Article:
Caffeine Facts

Do you crave coffee first thing in the morning? Need a pop in the afternoon? Caffeine has had a bad reputation, but is it a myth? Read on for 9 interesting facts…….

Myth or Fact? CAFFEINE IS ADDICTIVE. Myth: Although caffeine is considered a mild stimulant, it’s not addictive, according to the American Journal of Drug and Alcohol Abuse. Unlike classic stimulants-such as amphetamines and cocaine, there is rarely a strong compulsion to use caffeine. But caffeine can be habit-forming. That’s why you may feel withdrawal symptoms if you skip your morning cup of coffee or afternoon pick-me-up. Typical symptoms include headache, restlessness and irritability. Should you decide to give up caffeine, don’t go cold turkey; instead, slowly decrease your consumption over a week. Really though, why bother? Studies show moderate caffeine intake actually enhances your mood and improves alertness. For adults, the American Dietetic Association suggests no more than 200mg to 300mg a day, which equals 2-3 cups of coffee.

Myth or Fact? CAFFEINE CAUSES DEHYDRATION. Fact: Caffeine is a mild diuretic, but “It’s not very pronounced”, still, diuretics make you have to pee. The more often you go, the more fluids you lose. And you’ll feel more dehydrated because you’re losing more fluids than you’re taking in.

Myth or Fact? CAFFEINE CAN MAKE HEART DISEASE WORSE. Myth: Doctors often tell cardiac patients especially those with high blood pressure, to avoid caffeine. But there’s little proof that it raises the risk of heart attack, sudden death or abnormal heart rhythms. In fact, coffee drinking may reduce risk of heart disease—one of the benefits of caffeine. Drinking tea—black and green, may also have heart-healthy benefits.

Myth or Fact? CAFFEINE HEIGHTENS HYPERTENSION RISK. A little bit of both: Caffeine does cause a small, short-term boost in blood pressure, but it’s nothing serious, and has no lingering health-effect.

Myth or Fact? CAFFEINE CAUSES HYPERACTIVITY IN CHILDREN. Myth: A kid on a pop rush will practically bounce off the walls, but studies show that a moderate amount of caffeine (40mg to 200mg) doesn’t make them hyperactive. Like adults, kids will get an energy boost from caffeine. But whether it’s soda, green tea or coffee, “on average, one serving a day wouldn’t be considered harmful overall for children.” A bigger concern is the empty calories in soda and high energy drinks.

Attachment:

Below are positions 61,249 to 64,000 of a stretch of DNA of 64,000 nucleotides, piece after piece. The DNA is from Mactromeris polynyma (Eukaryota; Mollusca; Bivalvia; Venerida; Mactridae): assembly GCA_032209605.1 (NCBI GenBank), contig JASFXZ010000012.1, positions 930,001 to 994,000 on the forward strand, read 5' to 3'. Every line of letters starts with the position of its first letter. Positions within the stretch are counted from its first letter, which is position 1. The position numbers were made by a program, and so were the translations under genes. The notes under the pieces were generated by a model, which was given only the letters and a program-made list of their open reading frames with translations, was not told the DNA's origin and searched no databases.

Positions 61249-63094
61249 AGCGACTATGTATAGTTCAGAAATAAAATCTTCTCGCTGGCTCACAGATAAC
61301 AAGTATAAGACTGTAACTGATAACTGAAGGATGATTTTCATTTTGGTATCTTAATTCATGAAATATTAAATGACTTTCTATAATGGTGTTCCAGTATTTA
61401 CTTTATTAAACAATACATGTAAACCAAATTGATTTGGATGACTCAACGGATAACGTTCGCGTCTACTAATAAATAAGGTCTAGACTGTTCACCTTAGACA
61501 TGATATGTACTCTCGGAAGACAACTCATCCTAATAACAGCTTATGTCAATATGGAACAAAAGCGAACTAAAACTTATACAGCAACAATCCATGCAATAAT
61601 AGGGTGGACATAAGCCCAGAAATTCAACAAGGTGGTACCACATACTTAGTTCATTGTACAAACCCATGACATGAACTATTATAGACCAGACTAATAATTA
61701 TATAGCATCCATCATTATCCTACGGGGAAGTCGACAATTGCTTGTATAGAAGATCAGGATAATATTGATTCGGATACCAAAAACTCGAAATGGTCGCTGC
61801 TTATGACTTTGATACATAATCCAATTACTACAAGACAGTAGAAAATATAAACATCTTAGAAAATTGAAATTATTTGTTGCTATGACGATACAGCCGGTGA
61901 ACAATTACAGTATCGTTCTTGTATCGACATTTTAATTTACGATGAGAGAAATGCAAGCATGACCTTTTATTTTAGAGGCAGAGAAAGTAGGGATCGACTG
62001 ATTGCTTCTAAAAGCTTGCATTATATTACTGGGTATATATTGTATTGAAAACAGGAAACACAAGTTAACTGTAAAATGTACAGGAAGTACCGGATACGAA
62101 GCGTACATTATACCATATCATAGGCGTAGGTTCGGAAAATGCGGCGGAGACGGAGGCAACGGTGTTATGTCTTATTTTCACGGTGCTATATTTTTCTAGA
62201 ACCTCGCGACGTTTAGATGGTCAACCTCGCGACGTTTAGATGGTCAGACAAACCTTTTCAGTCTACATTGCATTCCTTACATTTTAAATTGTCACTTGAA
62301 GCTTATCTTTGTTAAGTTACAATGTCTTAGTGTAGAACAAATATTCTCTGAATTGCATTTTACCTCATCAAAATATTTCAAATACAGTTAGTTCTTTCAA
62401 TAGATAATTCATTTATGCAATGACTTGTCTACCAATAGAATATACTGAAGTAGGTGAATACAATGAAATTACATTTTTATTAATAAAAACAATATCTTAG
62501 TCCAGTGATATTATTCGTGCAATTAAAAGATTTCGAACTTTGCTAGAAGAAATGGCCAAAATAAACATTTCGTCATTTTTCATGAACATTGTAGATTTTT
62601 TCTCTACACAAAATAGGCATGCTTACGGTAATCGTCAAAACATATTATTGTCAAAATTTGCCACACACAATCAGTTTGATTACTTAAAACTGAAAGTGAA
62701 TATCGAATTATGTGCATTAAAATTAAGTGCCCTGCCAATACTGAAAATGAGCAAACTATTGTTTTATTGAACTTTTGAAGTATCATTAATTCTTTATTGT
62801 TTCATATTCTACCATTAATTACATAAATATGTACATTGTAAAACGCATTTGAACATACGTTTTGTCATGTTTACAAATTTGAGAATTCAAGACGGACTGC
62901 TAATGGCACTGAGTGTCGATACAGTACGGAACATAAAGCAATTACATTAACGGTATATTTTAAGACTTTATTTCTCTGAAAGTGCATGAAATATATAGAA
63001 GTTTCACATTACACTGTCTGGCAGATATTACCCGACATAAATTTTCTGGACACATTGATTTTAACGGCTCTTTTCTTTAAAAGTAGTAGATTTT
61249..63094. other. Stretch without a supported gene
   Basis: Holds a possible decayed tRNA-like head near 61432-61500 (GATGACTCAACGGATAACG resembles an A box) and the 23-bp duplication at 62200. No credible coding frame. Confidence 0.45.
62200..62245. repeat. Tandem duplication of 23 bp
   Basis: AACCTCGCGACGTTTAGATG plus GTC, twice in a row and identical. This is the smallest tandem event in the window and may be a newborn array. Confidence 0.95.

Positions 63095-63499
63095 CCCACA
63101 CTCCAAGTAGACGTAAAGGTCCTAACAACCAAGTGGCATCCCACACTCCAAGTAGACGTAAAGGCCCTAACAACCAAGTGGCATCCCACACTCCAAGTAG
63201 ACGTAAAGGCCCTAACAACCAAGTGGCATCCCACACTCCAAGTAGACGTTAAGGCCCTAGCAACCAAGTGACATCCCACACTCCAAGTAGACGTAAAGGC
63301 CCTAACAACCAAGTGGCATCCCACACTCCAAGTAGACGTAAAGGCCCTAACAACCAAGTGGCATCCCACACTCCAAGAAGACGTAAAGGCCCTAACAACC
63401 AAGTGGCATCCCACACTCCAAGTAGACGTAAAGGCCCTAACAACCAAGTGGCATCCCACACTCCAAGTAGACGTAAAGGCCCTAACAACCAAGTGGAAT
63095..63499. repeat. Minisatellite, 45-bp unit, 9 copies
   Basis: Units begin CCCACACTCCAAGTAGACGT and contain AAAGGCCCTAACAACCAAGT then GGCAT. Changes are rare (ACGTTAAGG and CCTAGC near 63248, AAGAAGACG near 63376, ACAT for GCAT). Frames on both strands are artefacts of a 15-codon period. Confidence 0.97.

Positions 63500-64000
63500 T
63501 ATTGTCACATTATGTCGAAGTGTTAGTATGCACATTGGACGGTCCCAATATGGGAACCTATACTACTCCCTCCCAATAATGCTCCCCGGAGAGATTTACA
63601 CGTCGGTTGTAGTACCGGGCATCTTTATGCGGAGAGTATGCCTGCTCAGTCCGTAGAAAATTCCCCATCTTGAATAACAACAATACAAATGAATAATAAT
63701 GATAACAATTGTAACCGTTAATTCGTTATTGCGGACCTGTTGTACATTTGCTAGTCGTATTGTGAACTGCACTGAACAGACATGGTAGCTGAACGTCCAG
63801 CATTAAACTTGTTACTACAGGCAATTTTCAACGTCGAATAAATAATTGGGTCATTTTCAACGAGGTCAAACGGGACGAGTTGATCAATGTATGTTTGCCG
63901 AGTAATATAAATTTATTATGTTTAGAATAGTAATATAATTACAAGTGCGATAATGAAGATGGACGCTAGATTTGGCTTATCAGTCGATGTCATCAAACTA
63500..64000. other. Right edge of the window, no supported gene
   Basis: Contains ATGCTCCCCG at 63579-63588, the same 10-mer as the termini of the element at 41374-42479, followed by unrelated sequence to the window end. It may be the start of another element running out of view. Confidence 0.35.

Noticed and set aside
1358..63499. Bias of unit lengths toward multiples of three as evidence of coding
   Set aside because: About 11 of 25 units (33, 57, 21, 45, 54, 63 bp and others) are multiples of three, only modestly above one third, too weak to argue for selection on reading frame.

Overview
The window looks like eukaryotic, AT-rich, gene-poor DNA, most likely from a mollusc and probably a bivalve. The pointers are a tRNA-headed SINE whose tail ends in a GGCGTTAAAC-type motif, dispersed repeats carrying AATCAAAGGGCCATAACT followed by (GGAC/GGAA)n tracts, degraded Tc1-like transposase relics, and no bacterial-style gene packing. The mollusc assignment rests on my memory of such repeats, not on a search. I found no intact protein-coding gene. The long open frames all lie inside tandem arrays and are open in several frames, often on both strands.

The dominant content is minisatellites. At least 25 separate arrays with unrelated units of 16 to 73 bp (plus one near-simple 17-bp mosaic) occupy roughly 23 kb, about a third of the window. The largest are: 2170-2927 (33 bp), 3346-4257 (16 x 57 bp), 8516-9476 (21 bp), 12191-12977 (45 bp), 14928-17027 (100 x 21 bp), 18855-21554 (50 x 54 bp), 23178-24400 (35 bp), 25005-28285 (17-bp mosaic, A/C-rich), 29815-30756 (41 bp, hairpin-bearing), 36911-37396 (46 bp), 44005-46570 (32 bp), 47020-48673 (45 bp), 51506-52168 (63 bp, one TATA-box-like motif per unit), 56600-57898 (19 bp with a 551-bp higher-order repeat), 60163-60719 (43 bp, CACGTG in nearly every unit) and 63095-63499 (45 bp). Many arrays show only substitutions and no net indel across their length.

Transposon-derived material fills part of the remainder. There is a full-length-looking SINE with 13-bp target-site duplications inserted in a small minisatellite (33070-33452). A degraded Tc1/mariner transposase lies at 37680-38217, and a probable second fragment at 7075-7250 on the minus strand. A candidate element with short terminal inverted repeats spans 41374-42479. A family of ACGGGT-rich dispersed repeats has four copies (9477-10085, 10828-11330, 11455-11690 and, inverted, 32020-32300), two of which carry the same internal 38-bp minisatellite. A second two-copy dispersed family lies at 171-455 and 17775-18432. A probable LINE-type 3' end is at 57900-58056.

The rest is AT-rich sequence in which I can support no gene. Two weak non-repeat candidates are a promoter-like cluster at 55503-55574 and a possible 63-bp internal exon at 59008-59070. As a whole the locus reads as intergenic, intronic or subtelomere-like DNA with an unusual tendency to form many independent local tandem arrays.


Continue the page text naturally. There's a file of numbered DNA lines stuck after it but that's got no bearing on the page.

Myth or Fact? CAFFEINE CAUSES BONE LOSS. Fact: Caffeine causes a slight, negligible increase in calcium excretion. Any calcium loss could be offset by consuming more calcium-a few tablespoons of milk, for example.

Myth or Fact? CAFFEINE IS LINKED TO FIBROCYSTIC BREAST DISEASE. Myth: Caffeine intake isn’t related to the benign condition of lumpy breasts, reports the American Medical Association. “There’s no evidence to support the idea that caffeine causes fibrocystic changes.” Many scientists have concurred that it seems to contribute to breast pain, but doesn’t cause breast cancer. That’s because breast pain is hormonal and caffeine causes blood vessels to dilate, adding to normal monthly breast tenderness.

Myth or Fact? CAFFEINE IS UNHEALTHY FOR PREGNANT WOMEN. Fact: So if a woman is pregnant, she should watch how much caffeine she drinks. Once a woman is carrying, she should have no more than one or two cups of coffee a day.

Myth or Fact? CAFFEINE COMES WITH CALORIES GALORE. Myth: On their own, coffee and tea have no calories or fat. It’s the flavored syrups, whole milk and cream that turn innocent caffeinated drinks into calorie bombs. Those tasty blended drinks can contain 200-600 calories. And the creamers found in many offices? Two tablespoons can add 80 calories and four grams of fat-equal to a pat of butter. To cut calories, choose the smallest serving, either 8 or 12 ounces. Order your beverage with fat-free or skim milk and skip the syrup, whipped cream and sprinkles!

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